Social Security

Let's play "Who wants to be a millionaire"


Our current Social Security program is going bankrupt.
This is not because we don't tax people enough, but because we run the program so badly.

In any retirement fund between 70% and 90% of the retirement benefit is actually coming from the interest earned over the forty years or more of time that the invested money has been earning compound interest.  Our current program doesn't earn any interest, because we spend all the money we bring in as soon as we get it.  None of the money gets saved and invested in something that will pay compound interest.

Here are some numbers.  I have used a very conservative 9% interest rate, even though the normal stock market generally does better than that over long periods of time.

A person making only $40,000 a year makes $3,333 a month.
Social security tax is 7.5% from the employee, and another 7.5% from the employer for a total of 15%
15% of $3,333 is $500 a month
With the Bush Tax cuts the amount the individual pays is cut to about 4.5% for a total of 12%
This would be $400 a month

If you invest $500 a month from the time you are 25 years old, until you are 65 years old (retirement age of 65) you will have worked 40 years.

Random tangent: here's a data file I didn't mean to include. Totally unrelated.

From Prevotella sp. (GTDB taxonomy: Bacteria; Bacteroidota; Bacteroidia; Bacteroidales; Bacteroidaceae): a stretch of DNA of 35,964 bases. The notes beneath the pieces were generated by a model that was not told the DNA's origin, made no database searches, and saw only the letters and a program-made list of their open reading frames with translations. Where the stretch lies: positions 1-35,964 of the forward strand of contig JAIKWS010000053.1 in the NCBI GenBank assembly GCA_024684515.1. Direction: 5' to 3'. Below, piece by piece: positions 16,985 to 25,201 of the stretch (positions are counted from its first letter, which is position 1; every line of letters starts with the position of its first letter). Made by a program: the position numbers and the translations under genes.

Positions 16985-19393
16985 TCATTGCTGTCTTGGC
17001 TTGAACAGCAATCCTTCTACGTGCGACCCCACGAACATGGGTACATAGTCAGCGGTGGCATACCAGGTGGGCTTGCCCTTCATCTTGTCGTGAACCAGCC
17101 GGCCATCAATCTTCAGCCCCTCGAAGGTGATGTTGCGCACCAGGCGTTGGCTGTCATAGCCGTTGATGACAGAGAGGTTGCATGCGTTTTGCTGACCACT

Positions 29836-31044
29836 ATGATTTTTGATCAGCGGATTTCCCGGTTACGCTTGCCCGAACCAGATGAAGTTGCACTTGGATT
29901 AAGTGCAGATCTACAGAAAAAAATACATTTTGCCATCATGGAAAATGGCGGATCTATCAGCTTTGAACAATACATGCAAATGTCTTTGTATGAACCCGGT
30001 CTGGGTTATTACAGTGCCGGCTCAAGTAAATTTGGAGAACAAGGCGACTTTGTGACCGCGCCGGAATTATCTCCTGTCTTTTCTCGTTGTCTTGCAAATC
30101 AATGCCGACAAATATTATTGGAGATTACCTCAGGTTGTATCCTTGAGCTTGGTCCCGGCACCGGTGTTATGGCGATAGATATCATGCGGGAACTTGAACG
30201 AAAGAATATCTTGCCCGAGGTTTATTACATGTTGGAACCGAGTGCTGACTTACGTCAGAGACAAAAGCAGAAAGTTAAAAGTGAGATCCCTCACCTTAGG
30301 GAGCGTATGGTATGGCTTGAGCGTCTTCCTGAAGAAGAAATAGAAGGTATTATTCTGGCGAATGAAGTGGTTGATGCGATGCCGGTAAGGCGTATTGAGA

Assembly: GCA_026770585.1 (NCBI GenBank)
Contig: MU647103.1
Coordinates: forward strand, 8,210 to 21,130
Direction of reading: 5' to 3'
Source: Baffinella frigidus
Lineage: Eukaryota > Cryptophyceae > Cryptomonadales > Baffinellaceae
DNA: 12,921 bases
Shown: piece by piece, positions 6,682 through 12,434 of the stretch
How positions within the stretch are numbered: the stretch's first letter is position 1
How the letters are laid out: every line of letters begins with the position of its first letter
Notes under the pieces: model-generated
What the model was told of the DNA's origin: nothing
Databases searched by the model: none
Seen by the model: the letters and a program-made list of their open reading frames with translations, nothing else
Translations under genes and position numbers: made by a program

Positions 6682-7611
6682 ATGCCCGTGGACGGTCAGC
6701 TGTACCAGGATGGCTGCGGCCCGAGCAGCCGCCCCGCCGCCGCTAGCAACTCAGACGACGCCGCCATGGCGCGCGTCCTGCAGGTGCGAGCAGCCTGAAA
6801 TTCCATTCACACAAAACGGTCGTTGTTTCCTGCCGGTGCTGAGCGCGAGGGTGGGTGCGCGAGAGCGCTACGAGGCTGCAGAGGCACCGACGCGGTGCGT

Your total net worth at 9% interest will be $2,340,660
If you work for 45 years (start at age 22, end at age 67) then you would have $4,025,317

$40,000 a year is well below the national average income and you would still retire a multimillionaire

We do not have to privatize Social Security to get this kind of benefit.  We just have to run Social Security the same way a private retirement fund is run.  This will require some up front investment.  For starters we would have to pay back all the money we have borrowed out of the social security program to fund other programs.  This amount is at least 600 billion.  Reforming Social Security may even cost more than this.

To switch the program from its current structure to the structure I have suggested would require considerable investment.  we would have to pay for current retiree benefits while putting the payments from younger workers into private retirement accounts.
This would require a great deal of fiscal discipline.

The end result however would be worth it.

After all, wouldn't you like to retire a millionaire instead of a pauper?  In the numbers quoted above, you can have a retirement of 2.4 million, but your total out of pocket expense is only 10 percent of that.  Therefore compound interest has multiplied your retirement benefits by a factor of 10.

By switching social security to a privatized structure, where each person has his own account that earns compound interest, we could easily have a minimum of five times the retirement benefit, for the exact same cost.


Here is a spreadsheet that has these calculations set up.  It is in Open Document format.




You can download a free office software suite to open it if your current office software doesn't work.


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